- If you’re up for some experimenting, then this recipe for apple cider is for you. My father and I cheat a bit; we buy apple cider from the store to use as our base, and then respice it ourselves—but come on, the spice is where the substance is. Thing is, there are no set ingredient measurements because my father prefers to eye this. Super convenient for people like me who, you know, can’t eye anything.
- Need a quick appetizer for a family dinner or something? Well, here are two. These are small so I’m lumping them together, but they’re low-effort and are always gone within half an hour of arrival. They’re my mother’s go-to for fast party food.
To put it quite frankly, I don’t know how families and friends operate if food isn’t a part of that relationship, because it has always been a part of mine. My dad’s family is rooted in the South, where food and family go hand in hand. My mother’s side of the family is enormous (she’s one of nine siblings), so when we all get together, there needs to be food-a lot of it. This abundance of food definitely impacted my life; I have trouble cooking for any group of people smaller than four or five, my first reaction to help others is to feed them, and I will always volunteer to help cook or do dishes. It’s ingrained behavior stemming from a childhood of being in the kitchen. As soon as I was old enough to stir batter, Mom and Nana had me in the kitchen helping them bake. I learned to love all that goes into making food from the flour all over the counter to the dishes at the end.
For me too, it cooking isn’t just a woman thing, but an entire family thing. My Grandpa is one of the best cooks I know, even if he uses, to quote Nana, “every pan and pot in this house for one meal!” Dad and I also cook together whenever I go see him and that is a special kind of fun. We have staples that we eat, like eggs with cheese and sage sausage for breakfast or salmon with brown rice and creamed spinach for dinner. It’s a lot simpler than the kind of cooking that I do with Mom, but it is just as much fun. Plus, it’s only something we’ve started doing together in the past couple of years. I promise that the conversation between us about whether or not I possessed the culinary ability necessary to make a grilled cheese without burning down the house was hilarious.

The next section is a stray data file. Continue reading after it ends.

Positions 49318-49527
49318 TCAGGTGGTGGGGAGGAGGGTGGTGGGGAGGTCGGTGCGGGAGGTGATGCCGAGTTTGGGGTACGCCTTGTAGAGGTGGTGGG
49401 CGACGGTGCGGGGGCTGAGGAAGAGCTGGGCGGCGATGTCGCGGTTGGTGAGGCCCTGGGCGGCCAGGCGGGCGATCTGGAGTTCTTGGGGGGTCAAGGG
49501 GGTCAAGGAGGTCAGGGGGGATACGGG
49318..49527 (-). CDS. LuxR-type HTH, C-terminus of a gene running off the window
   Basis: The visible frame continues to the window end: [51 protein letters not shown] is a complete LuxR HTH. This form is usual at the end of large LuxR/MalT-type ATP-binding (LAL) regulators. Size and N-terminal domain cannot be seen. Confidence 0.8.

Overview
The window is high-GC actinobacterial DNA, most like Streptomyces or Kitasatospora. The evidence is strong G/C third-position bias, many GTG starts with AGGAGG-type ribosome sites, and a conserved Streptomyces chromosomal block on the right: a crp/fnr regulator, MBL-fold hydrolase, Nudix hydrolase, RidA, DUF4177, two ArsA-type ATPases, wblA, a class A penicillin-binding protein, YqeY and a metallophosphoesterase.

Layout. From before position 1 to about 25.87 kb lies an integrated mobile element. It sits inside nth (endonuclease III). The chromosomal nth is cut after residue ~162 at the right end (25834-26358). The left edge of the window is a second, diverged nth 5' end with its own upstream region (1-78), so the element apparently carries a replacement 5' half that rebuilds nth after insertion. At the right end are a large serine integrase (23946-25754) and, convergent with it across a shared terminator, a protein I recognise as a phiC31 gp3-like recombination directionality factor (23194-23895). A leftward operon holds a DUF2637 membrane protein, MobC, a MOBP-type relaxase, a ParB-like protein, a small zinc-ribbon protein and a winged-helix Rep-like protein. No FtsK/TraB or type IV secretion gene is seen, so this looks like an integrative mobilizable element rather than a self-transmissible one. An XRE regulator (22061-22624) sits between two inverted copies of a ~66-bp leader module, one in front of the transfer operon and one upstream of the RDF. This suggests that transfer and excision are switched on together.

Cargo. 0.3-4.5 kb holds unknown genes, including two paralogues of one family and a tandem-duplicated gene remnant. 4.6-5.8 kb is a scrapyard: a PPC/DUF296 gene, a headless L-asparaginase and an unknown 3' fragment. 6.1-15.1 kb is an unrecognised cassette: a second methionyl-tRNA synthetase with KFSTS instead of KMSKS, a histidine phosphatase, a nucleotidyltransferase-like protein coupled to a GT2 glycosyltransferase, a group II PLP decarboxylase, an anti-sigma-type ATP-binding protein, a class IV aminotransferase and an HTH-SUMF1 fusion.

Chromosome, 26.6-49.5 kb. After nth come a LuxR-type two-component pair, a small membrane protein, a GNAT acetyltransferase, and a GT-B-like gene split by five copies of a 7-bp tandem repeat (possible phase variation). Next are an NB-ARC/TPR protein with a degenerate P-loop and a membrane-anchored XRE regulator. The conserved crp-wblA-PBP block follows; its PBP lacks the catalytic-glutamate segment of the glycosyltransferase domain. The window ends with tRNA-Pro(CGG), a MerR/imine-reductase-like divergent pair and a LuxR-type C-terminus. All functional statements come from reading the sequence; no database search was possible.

The motto of my Nana’s house is “If you leave this house feeling hungry or unloved, you did something wrong.” Food, family, and friends go hand in hand. The recipes below are an amalgamation of various family recipes and ones I picked up from others. I hope you enjoy!
- Pickle H’orderves: What are these you ask? The answer is quite simple really: pickles wrapped in cream cheese wrapped in dried beef and then sliced. I know, I know. These sound at best odd and at worst horrible, but the combination of flavors is really quite good. They’re always a party favorite at our house!
- Quiche: Quiche is one of my favorite un-healthy healthy foods. Anything with that much heavy whipping cream in it can’t possible be the best thing for you, but the rest of it is pretty healthy and delicious. Plus, it’s great for people who are constantly on the go since it’s easy to transport and can be eaten warm or cold.
- Baked Salmon with Red Onion and Pineapple: Baked salmon is one of the easiest dinners to prepare. Even large pieces of salmon don’t need more than about 15 minutes in a 400 degree oven to cook. The trick is finding different ways cook it. My go-to is lemon juice, garlic, and pepper, but this version is delicious and great for the summer!
- Summer Pasta Toss: What I love about pasta tosses is their relative ease. Everything gets cooked and then everything gets tossed into one big pot. Tada! This toss is meant to be served room temperature and has lots of fun flavors to work with.
- Hot Chocolate: As much as I love a good mug of tea on cold nights, some days you need to pull in the heavy hitters. This hot chocolate recipe began as your standard from scratch recipe, but evolved over this past fall into the decadent mess that it is. Caution! You don’t really need more than a regular’s mug worth of it.